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Go on your bikes, save lives, protect the NHS.

People who know me have probably already seen my second hand blue old bike, that I ride as much as I can. I bought this bike second hand back in Germany, probably 12 years ago, and it has accompanied me in all my adventures around Vienna, Brussels, and now Maidenhead! It has been repaired and revised many times, its accessories have changed with my life (from a basket to carry my errands to a baby seat at the back), and I wouldn't change it for the world.


I do bring my son to nursery on my bike (when it is not raining) and it really make the journey fun rather than just a necessity. We try to see the white cat just before we cross the rails, and we love when we can see the train (we feel so lucky). Arthur even moans if we pick him up with the car. Now he can ride a bicycle by himself, so our journey is even richer! We stop at the "bee garden" (a beautiful front garden that a Maidenion planted with lavender, penstemons, hollyhocks and more), Arthur is commenting on the trees that are the same as at home, and we pick some trash up when we stop, and lift our feet when the road in downhill (shouting of course).




I have been delighted to see how many more bikes I could see around as a side effect of the lockdown. I have been less delighted by the reaction of other road users... The other day, a lady in her 50's on board of a big SUV shouted at us (as we cycled lined up and on the side of the road) "You should cycle on the pavement!" - for the records it is illegal to cycle on the pavement and could be fined £30. Another time, as the pavement was empty and a lot of cars were passing by, we chose to carefully cycle on the pavement and stepped down of our bikes with 2m distance and we have been muttered at "It is not allowed to cycle on the pavement". We just cannot win. In the last Maidenhead advertiser, a resident did complain that the council didn't put a NO CYCLING sign to "protect the elderly" on the High Street. In another Maidenhead advertiser, several residents did complain to see bikes on their walking path.



I am appealed by this reject of cyclists. I am myself at times a car driver, a pedestrian and a

cyclist. When I cycle is when I experience the more aggressive behaviour against my transport mode. I don't believe that cyclists are less considerate than the others, I tend to think that stupid people are evenly distributed - one can only observe that there is a significant lack of cycling ways in the borough, and that neither pedestrians nor cars are happy to share their way with the cyclists. From a law point of view, cyclist and cars belong on the road, and cyclist pay council tax as much as car drivers do. But sometimes it seems more sensible to ride on the pavement, of course in a lower pace to avoid any collision. This shouldn't be frowned upon... I did ask the police for traffic accidents stats to understand the real danger of cyclists vs. cars and will edit this post later on with the results, as I have a feel that insecurity linked with bicycles is factually wrong.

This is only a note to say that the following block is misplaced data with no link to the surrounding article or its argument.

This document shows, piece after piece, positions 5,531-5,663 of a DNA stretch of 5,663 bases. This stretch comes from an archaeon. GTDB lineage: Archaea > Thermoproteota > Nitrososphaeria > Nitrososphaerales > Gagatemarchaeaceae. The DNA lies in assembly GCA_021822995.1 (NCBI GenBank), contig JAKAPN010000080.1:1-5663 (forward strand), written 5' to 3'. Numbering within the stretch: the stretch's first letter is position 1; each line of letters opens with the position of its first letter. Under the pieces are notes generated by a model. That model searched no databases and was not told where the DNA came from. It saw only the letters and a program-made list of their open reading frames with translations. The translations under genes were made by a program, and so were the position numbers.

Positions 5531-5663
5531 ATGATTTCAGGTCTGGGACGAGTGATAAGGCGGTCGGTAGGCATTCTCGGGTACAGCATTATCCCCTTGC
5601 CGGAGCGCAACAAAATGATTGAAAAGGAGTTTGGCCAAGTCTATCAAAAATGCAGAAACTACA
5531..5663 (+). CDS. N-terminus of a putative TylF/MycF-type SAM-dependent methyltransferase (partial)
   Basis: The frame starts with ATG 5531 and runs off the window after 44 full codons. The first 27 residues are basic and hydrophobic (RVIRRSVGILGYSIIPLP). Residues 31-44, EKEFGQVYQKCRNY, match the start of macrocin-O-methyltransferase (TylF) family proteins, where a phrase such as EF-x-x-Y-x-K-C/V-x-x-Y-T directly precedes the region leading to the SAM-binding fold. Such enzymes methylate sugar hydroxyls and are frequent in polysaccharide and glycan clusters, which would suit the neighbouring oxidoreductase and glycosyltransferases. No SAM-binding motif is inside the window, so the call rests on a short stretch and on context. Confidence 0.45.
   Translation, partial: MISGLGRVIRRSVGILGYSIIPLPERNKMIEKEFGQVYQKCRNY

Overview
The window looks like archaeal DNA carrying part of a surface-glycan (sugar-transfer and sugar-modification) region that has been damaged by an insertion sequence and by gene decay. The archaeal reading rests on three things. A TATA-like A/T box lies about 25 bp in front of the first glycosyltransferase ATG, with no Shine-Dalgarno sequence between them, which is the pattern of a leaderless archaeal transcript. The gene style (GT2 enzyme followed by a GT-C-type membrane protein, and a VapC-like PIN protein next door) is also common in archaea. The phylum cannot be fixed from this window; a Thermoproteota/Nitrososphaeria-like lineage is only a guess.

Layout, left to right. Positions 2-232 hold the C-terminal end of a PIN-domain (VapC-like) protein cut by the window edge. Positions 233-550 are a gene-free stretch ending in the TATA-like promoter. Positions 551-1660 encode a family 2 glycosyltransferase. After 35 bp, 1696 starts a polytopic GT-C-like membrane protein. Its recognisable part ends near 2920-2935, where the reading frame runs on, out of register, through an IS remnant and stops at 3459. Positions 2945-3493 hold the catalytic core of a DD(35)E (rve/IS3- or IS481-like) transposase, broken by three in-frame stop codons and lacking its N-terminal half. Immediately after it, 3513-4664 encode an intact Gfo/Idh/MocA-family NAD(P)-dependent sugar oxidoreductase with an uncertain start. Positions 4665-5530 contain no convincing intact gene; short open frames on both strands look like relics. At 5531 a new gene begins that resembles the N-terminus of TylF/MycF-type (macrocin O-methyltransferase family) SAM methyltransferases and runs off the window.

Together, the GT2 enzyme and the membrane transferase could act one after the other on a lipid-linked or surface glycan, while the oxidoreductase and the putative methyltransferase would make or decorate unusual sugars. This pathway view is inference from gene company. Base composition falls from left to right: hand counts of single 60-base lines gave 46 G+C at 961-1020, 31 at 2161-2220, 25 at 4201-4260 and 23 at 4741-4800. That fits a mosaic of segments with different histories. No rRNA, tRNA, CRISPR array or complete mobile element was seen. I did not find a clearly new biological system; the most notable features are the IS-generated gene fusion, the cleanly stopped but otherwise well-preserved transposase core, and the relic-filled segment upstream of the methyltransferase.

The reality is that the car industry did a great job in making so many people in love with their cars, resulting, among many other matters, in air pollution which is damageable to the health of our kids in particular but everyone's' really. Thanks to Public Health England, there are 69 premature deaths in RBWM annually due to Particulate Matter [coming from cars and gas boilers]. Recent research indicates that one is more likely to die from Covid-19 if there is poor air quality. Note that on the 6th of June, 125 people had died of the Coronavirus in the Royal Borough. I know those figures are not directly comparable, but the response to tackle the 2 issues are clearly disproportional. Thanks to Dave Scarborough who is campaigning for a better air quality in the borough, there are currently 5 areas inside RBWM (including the centres of Windsor and Maidenhead) in which the levels of the pollutant nitrogen dioxide (NO2) are above the legal limit and this has been the case for between 14 and 5 years. Moreover, RBWM has the highest growth rate of asthma related death in the country (If you wish to know more, please get in touch to take action through the RBWM CEC Facebook page). Reducing car pollution is factually critical. Cycling is part of the solution.



Rather than focusing on the seconds that as a car driver, we might loose when we are stuck behind cyclists, we should definitely be thankful for what cyclists do for us! They definitely are in better health and hence reduce the NHS costs. Secondly, riding a bike is more likely to reduce traffic jams than increasing them, which is reducing the general level of stress (what is more frustrating than sitting in a traffic jam?1) and freeing up our time. And surely it reduces the overall level of air pollution, which is responsible for 40 000 deaths per year in the UK. And last but not least, cycling is sexy. Oui madame. Look at my legs (or not).


Often I hear that being ecofriendly is too expensive. Cycling is definitely a way to save money! And the good news is, that in Maidenhead, we have a lovely charity upcycling and repairing bikes at a low price for you and the environment : the Maidenhead Cycle Hub. Arthur's bike did cost us £35...


Of course cars are necessary in many instances, and not all of us have the possibility to switch. But the benefits of cycling are so multiple on many levels that if you can consider it, it will make a big difference to your health, to your bank account and indirectly to the community.


So go on your bikes, save lives, protect the NHS.


And this is why all cyclist keep smiling, because they have this song in their head :)




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